For those not familiar with Inland Northwest conventions, MosCon holds a special place in many hearts. When they started in 1979, it was the only SF event in the region. The next closest were in Seattle, WA or Portland, OR. One of the two founders was the late Jon Gustafson, an expert in SF art. At his urging, MosCon became the first SF convention in the nation to have an Artist Guest of Honor. They may also have been the first to invite a Science Guest of Honor, but I won’t swear to that.

The conventions continued for 20 years. Although time took its toll in concom burnout or having to leave for career opportunities, they were excellent for many years. I’m thrilled to be part of this revival. If you’re in the region, I urge you to come up and join us.


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A lot of things have stacked up for me in the past few weeks. I feel like I’m juggling time bombs!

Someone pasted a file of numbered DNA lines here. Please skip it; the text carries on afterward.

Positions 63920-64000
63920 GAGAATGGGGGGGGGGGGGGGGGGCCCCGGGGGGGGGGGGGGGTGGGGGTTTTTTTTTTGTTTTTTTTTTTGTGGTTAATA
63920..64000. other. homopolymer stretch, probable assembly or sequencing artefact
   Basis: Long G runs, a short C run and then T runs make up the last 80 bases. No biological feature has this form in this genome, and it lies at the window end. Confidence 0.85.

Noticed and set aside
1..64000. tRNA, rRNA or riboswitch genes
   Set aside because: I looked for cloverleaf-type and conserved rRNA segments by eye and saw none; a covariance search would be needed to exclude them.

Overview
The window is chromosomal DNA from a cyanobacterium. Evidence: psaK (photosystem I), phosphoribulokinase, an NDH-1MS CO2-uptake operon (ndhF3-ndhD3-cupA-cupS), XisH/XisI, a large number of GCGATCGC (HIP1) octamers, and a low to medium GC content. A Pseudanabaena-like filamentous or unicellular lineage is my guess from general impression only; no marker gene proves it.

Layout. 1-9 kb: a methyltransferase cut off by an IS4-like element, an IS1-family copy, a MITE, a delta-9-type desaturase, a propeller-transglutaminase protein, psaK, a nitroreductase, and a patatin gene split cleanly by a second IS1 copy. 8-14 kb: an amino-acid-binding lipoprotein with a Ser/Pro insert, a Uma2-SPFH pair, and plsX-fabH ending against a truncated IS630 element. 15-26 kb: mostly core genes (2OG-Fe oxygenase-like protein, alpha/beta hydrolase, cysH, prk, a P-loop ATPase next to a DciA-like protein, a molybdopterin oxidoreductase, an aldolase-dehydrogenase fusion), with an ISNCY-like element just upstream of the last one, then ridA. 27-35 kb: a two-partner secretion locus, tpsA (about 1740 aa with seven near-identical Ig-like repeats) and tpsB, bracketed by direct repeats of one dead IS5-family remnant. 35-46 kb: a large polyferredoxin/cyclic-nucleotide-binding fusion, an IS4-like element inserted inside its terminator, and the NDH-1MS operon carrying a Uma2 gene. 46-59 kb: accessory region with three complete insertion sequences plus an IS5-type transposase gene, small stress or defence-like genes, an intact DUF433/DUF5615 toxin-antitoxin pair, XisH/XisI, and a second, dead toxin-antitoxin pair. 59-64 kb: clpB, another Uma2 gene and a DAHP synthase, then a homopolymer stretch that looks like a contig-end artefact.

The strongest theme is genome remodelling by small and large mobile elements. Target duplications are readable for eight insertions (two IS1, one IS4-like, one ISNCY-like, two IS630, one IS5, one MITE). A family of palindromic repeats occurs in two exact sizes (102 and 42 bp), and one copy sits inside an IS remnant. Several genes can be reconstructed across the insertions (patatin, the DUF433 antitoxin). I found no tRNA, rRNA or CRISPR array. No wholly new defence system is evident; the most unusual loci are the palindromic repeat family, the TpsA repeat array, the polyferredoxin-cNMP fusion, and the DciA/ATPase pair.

The major one is that SpoCon, our local SF Convention, is just two months away and I’ve started laying out the programs. This is always a combination of great excitement, because of so many wonderful ideas for panels and presentations, with frustration because there are 150 ideas and only about 75 spots. Now is when I have to cut back, and it’s always a special agony.

I also have a group yard sale this weekend that I haven’t gotten my donations ready for. Time is short to get on with that.